The Improbable History of Carmina Burana

Steve Holtje

By Steve Holtje

on 06.28.12 in Spotlights

Orff: Carmina Burana

Donald Runnicles

Seventy-five years ago, on June 8, 1937, the world first heard one of the most popular choral works ever written. It’s become so iconic that its opening, “O Fortuna,” has been used in commercials, at sporting events, and even for the 1999 MTV Video Music Awards introduction of host Chris Rock, segued into a choir arrangement of Kid Rock’s “Bawitdaba” (with your author in the choir) Pretty unlikely popularity for 800-year-old poetry! Predictably, it was a long, twisting road from its origins to its modern status.

The story starts in the 13th century, in a Benedictine monastery in Bavaria, with a bunch of goliards. You’ve heard of troubadours, right? Well, goliards were to troubadours as John Belushi was to Sir Laurence Olivier. Troubadours’ audiences were the high and mighty, so they created sophisticated songs for connoisseurs of music and poetry. Goliards’ audiences were drunk and lowly, so the goliards, who tended to be rebellious students or irreverent monks, created witty songs for connoisseurs of cynicism and raunch. Some of those songs were preserved in illuminated manuscripts.

The story might have ended there, since their musical notation became obsolete; only specialists could decipher them. But in 1803, for complicated political reasons not worth going into, all Bavarian monasteries were secularized, and their libraries were consolidated in the Court Library at Munich. In 1847 around 300 goliard songs, and accompanying manuscript illuminations, were published by the court librarian, in a fancy modern edition titled Carmina burana (translation: Songs of Beuren, that being the town where the monastery was) that became popular as a poetry/art collection. It was this that German composer Carl Orff (1895-1982) encountered.

Orff and poet Michel Hofmann whipped two dozen of these poems into a libretto and Orff, unaware of their original melodies, wrote music for them in the colorful and dramatic style he had distilled from such Igor Stravinsky works as Les Noces and Oedipus Rex. There’s debate about the musical quality of Carmina burana; some musicians think that while the orchestration is brilliant, the actual musical content is simplistic. Well, simplicity has its attractions, and complexity, while it keeps musicians interested, is no guarantee of quality. It was rhythmically lively, and — two decades on from Stravinsky having shocked the world with his origination of the style — still sounded thrillingly modern to German audiences without seeming bizarre anymore.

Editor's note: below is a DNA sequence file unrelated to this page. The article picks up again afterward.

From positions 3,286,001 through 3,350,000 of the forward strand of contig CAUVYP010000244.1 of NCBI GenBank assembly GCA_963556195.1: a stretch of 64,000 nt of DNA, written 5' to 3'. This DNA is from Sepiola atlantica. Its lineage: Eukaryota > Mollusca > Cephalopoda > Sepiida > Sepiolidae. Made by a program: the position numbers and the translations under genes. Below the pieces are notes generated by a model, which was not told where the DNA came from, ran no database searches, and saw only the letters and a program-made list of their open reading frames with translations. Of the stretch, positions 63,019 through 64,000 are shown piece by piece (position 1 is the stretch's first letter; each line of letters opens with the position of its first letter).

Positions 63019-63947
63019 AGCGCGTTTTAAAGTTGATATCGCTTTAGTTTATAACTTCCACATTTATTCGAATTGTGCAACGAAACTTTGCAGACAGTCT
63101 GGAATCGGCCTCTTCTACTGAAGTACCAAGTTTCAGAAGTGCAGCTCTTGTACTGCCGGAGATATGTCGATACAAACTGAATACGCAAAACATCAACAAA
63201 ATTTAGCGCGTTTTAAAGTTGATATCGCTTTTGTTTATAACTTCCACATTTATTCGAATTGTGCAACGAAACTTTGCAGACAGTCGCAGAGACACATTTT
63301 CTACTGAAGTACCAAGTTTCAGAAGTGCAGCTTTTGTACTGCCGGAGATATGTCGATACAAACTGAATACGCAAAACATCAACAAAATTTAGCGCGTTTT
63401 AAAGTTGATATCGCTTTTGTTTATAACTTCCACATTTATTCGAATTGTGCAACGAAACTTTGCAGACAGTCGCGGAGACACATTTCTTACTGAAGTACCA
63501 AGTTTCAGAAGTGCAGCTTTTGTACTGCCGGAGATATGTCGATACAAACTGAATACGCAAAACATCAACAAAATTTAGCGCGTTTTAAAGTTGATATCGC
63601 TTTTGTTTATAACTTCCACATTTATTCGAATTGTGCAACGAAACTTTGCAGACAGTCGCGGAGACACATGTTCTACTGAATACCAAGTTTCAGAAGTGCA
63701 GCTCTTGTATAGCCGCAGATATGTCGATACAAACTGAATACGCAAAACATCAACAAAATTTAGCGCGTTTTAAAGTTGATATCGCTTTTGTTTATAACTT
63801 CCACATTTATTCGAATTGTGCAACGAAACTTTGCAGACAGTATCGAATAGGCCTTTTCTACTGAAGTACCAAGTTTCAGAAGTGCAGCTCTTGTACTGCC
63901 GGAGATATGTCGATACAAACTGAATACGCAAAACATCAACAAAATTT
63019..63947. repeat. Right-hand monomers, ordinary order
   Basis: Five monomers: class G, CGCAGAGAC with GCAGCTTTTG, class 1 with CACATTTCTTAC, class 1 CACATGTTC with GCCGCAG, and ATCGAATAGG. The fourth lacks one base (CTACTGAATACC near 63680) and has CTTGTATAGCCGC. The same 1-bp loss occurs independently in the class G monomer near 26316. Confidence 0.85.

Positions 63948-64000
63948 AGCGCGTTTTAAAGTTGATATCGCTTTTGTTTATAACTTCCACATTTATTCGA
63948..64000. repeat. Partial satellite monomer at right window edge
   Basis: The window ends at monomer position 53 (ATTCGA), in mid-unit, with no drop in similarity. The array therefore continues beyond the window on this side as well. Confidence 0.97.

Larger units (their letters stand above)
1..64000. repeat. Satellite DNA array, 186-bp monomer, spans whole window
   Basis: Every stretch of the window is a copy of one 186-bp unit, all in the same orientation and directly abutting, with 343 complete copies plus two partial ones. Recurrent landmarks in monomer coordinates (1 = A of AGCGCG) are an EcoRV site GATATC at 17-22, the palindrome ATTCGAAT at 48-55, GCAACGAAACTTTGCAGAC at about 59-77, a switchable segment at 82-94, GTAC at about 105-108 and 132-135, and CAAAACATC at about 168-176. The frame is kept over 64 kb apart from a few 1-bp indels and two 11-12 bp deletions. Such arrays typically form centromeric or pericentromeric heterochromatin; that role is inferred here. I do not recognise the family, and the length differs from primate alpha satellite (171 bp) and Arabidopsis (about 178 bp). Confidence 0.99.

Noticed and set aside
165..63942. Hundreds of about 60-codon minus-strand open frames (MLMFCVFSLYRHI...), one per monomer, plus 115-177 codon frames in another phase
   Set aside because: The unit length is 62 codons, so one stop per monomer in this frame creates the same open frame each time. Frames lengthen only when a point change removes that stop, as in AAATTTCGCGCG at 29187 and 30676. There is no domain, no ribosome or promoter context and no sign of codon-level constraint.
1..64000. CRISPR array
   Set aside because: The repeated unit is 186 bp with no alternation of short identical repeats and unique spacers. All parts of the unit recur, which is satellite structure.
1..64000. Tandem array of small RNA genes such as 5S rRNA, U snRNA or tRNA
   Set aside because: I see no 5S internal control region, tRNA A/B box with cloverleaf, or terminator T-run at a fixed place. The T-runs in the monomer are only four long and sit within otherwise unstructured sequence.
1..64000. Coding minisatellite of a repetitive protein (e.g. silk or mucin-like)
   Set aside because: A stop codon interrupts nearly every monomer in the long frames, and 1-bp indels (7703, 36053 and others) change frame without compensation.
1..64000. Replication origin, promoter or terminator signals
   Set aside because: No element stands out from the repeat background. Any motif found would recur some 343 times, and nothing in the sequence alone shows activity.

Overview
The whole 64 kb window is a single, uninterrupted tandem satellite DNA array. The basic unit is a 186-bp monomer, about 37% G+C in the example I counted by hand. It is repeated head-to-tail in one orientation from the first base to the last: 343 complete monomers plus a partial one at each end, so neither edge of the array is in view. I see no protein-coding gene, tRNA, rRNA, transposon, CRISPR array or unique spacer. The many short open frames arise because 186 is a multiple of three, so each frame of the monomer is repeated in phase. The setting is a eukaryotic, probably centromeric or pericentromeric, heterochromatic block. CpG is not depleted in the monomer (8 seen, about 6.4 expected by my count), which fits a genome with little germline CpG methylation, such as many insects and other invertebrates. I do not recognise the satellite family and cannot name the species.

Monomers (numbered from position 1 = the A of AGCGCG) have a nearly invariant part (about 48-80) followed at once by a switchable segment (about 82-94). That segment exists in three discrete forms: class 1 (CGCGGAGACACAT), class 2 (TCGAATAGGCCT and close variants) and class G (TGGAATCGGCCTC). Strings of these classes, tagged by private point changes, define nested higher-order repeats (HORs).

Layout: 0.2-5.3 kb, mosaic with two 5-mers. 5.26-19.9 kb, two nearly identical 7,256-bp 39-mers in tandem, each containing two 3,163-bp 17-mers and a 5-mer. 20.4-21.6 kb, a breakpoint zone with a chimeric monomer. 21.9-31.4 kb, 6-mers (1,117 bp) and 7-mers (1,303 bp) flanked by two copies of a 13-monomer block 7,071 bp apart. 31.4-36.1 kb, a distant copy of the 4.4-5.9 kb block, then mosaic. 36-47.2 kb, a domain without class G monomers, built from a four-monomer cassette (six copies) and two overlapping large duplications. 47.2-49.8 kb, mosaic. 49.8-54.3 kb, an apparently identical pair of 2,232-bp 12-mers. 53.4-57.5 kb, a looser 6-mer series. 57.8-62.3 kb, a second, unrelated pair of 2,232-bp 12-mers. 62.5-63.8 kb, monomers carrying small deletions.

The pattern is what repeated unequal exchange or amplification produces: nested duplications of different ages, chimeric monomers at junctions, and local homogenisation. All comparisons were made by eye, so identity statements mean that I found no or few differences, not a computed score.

The premiere at the Frankfurt Opera went well, but would the Nazis approve? (Orff didn’t want to displease them, because he was hiding the fact that his grandmother was Jewish.) They were extremely conservative in their musical tastes, and prudish enough that the mild eroticism of a few of the songs could have caused problems, but they presumably couldn’t resist the allure of Orff’s look back to Germany’s past and the folk-music evoking structures of individual songs. Orff knew he’d struck musical gold. Already 41 years old at the time, he declared to his publisher of more than a decade, “Everything I have written to date…can be destroyed. With Carmina burana my collected works begin.”